Hate came calling … again

40 thoughts on “Hate came calling … again”

      1. I think you have cause and effect correct in your article headline – hate caming calling – but then abandoned that point of view in the Comments section. Hate is the cause, not the rifle; the rifle is only the means. Take away one method of causing carnage and those that hate will simply find another way. Rocks, knives, fists, explosives made out of manure…whatever they have to use, they will.

        Yes, we have a method for getting rid of guns, but that won’t get rid of the hate in some people’s hearts. If we are to take any meaningful action, we must first be able to properly identify cause and effect. Hate is the cause of the attack; what is the cause of the hate?

      2. I don’t think I ever said and I certainly don’t believe that the rifle was the cause. But a semi-automatic or automatic rifle certainly does make it easy to kill a lot of people fast.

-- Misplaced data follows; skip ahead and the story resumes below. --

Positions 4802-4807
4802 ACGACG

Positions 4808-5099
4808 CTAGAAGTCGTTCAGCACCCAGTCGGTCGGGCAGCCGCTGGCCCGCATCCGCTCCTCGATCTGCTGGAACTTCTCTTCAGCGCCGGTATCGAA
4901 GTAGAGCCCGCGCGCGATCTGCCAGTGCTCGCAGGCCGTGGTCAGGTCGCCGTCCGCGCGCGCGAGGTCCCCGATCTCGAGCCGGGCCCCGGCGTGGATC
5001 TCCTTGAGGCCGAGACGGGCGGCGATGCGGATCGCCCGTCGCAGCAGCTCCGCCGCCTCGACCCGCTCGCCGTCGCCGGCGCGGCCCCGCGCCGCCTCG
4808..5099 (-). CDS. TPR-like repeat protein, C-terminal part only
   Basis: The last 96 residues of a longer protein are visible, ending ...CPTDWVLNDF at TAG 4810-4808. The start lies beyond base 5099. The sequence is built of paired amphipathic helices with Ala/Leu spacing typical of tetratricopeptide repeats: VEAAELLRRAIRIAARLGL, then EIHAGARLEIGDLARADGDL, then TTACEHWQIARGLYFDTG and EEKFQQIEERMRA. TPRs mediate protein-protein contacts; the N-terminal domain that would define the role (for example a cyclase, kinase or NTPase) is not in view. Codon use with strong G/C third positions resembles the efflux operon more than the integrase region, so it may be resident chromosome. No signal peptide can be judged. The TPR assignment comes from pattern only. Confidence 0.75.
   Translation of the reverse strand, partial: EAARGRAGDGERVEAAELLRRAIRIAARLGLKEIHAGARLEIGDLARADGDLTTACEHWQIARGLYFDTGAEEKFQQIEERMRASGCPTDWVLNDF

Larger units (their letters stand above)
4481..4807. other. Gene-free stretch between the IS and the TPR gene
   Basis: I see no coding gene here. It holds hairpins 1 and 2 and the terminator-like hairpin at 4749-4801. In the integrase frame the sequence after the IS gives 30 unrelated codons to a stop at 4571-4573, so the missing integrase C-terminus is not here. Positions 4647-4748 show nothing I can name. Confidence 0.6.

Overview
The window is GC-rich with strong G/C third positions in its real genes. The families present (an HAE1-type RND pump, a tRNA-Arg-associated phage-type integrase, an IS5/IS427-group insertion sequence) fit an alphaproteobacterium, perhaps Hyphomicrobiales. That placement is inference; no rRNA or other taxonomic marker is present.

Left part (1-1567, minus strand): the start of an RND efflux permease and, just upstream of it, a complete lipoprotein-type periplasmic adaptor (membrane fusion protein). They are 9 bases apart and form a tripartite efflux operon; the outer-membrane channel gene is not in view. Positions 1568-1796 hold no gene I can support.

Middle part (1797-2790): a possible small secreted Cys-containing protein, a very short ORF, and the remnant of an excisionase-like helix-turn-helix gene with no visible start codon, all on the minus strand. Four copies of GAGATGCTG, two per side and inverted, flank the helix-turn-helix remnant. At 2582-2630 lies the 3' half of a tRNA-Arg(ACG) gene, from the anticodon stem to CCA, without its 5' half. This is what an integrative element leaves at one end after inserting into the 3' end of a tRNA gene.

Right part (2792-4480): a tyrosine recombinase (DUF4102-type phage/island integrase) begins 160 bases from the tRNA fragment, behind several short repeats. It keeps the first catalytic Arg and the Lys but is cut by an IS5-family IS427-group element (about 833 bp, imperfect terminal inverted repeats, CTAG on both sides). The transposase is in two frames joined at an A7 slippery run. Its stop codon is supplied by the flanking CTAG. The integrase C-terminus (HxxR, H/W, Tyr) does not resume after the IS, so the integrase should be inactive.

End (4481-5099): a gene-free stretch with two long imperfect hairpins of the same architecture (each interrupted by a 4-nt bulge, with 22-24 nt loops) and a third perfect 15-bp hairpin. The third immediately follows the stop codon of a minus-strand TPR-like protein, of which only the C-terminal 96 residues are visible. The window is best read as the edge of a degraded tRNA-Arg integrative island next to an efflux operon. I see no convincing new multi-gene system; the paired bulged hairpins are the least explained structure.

You’re not the first commenter to suggest we need to focus on something other than guns (see past posts and comments). Hate, mental health, religion, nationality, etc. But meanwhile, mass shootings continue. Lots of different reasons. But the common denominator is guns. We need more focus on gun control.

      3. @ Diana,

        What is the cause of violence? I say it is inherent in human nature. We are a tribal species and we react to perceived external threats that way. Also, grouping in large numbers such as cities and countries is a very recent development in our species’ history, thus almost constant war and violence throughout history. Also, the continued presence of psychopathy. None of these will be eliminated in our lifetimes, therefore doesn’t it make sense to try to minimize the lethality of the tools of violence?

        What is the difference between an artillery cannon and a pistol? Size, obviously, and, for good reason, you will have a hard time buying your own personal cannon. Why shouldn’t the same logic apply to fire arms? It doesn’t take an AR-15 with a 40-round clip to plink varmints. A .22 rifle will do the job nicely and its shorter range is far safer for the farmer’s neighbors.

  1. I won’t “Like” this post PT; it’s becoming to frequent and gets more depressing each time I/we read and hear about them.